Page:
The 25-minute conference call conducted with Chris Sale on Tuesday was interrupted several times by screeching feedback or people talking loudly in the background.
Mute your phone, folks. We’re all working from home now.
But what did come through, loud and clear, was the tone in Sale’s voice as he discussed having Tommy John surgery last month.
It was one of relief. Since he first injured his elbow last season, the Red Sox lefthander has wondered how long his arm would hold up. Now he finally has a set path for what comes next.
Teammate Nate Eovaldi, who had Tommy John surgery as a junior in high school and again in 2016, advised Sale to face his rehabilitation work in two-week bites and not think too far ahead.
Eovaldi averaged 97.5 miles per hour with his fastball last season. Jacob deGrom, Stephen Strasburg, and Adam Wainwright all had the surgery and came back to be All-Stars.
The scar on Sale’s elbow is a map. Do the work, get to the end, and you’ll be able to pitch again. If Sale devotes himself, he could be ready closer to the start of next season as opposed to June. He’ll be 32 then.
“This is all I have to do for the next year. I can do this with 100 percent of my focus,” Sale said. “Much like pitching, I can make this competitive … The one thing I heard more than anything is the rehab process. If you dedicate your time and effort into rehabbing it the right way, not skipping any steps and doing things the right way, you’re going to be fine if not better than before.”
Rehabbing an injury during a pandemic will require creativity. Sale lives a short drive from JetBlue Park in Fort Myers, Fla., but the facility is shut down. That could change as soon as this week, but for now he will communicate with the Red Sox staff via FaceTime.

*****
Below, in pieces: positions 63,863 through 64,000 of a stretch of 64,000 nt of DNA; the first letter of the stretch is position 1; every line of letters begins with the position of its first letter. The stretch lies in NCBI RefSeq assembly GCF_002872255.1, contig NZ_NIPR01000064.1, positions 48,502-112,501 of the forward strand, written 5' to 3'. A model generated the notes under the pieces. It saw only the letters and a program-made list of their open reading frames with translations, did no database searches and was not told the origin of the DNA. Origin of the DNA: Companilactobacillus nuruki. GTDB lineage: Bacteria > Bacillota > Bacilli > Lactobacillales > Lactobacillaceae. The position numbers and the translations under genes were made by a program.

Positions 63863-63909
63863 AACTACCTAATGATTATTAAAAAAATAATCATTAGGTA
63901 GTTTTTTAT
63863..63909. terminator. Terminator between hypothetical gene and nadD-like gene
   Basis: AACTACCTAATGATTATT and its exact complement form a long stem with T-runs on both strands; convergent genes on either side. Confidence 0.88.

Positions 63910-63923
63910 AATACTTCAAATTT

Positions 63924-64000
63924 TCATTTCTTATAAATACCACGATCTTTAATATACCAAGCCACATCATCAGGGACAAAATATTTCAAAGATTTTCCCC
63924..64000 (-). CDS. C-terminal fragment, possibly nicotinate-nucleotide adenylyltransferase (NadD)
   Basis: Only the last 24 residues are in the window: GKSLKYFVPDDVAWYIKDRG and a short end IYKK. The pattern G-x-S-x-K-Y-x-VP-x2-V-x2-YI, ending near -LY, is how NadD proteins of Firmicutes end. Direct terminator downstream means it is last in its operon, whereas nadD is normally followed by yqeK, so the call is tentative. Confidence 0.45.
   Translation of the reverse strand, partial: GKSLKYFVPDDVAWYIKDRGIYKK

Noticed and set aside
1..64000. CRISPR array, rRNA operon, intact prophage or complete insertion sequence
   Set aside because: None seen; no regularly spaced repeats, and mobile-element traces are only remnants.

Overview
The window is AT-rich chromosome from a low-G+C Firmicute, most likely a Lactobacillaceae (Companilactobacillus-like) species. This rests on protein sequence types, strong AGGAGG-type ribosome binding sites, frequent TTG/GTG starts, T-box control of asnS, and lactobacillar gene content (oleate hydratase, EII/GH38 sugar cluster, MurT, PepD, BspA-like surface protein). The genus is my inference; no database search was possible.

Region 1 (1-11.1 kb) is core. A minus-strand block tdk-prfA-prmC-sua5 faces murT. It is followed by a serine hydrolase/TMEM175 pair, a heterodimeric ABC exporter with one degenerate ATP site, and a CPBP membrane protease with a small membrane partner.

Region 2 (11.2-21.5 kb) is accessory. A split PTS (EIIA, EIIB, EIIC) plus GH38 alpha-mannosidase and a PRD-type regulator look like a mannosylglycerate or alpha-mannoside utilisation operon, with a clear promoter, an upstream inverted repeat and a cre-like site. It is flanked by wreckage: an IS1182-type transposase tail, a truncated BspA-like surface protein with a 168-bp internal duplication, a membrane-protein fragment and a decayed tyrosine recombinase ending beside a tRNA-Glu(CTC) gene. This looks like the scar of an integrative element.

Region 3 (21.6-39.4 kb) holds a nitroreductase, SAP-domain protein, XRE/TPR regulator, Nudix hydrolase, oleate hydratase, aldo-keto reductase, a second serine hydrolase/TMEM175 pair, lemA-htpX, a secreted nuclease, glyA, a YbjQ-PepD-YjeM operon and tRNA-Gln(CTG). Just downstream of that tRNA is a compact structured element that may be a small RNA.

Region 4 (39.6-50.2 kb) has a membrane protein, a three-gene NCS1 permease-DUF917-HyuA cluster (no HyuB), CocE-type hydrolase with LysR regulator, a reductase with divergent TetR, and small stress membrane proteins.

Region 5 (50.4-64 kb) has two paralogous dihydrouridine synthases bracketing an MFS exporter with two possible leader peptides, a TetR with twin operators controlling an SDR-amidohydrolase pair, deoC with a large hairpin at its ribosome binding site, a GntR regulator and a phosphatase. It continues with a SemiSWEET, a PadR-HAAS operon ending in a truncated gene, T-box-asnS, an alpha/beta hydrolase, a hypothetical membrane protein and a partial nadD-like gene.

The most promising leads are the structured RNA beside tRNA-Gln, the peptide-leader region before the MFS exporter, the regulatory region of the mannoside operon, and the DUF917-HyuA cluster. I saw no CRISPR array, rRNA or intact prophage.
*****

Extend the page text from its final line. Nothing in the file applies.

It’s still better than wondering if his elbow was going to pop every time he threw a pitch.
“I’m actually really happy with where I’m at right now,” Sale said. “I’ve been chasing a ghost for seven months right now. To have a definitive answer, to have a finish line … for me this is the first hard answer I’ve had in a long time.
“At the end of the day, I know what I’m getting. I know what’s at the end of the road. I’ve had doubts; I’ve had questions for over half a year now.”
Sale also addressed the lingering notion that he should have just had the surgery last season when he landed on the injured list.
“You can always look back. Hindsight is always 20-20. But for me, I sleep easier knowing that we did everything we could,” Sale said. “Some people call it wasting time and, hey, it is. We wasted time with this because the end result is Tommy John and we could have done this six months ago.
“But, having said that, I appreciate the process and I wouldn’t have been 100 percent go as I was this past time. We turned over every stone; we did every possible thing we could have to prevent this. I didn’t want to jump the gun.”
Sale actually felt fine when he reported to spring training and started throwing again. He felt like he had overcome the injury and it would be a normal season.
“I was getting after it,” Sale said.
He’s telling the truth. The Sox post a daily schedule before spring training workouts, and with maybe one or two exceptions, I watched every time Sale threw off the mound.
No pitcher, outside of Max Scherzer, throws full-tilt in February. But Sale had good command of his pitches and what appeared to be competitive velocity. That lasted until the first time he faced hitters.
With baseball shut down, Sale is home like the rest of us. He takes his wife and three sons for rides in his old Jeep and joked that he now throws a righthanded cutter with a Wiffle ball that Mariano Rivera wishes he had.
That will probably be his lifestyle for a while. Until he’s ready to pitch in minor league games, maybe a year from now, Sale can get his work done in Fort Myers.
The other positive is that he’s not missing any starts with the game on pause.
“There’s never a good time for [surgery] to happen. But if there ever was, this is probably about as good as you can get,” Sale said. “That obviously plays a role in the rehab and coming back. That makes me not feel as bad missing starts and having other people pick up my slack.”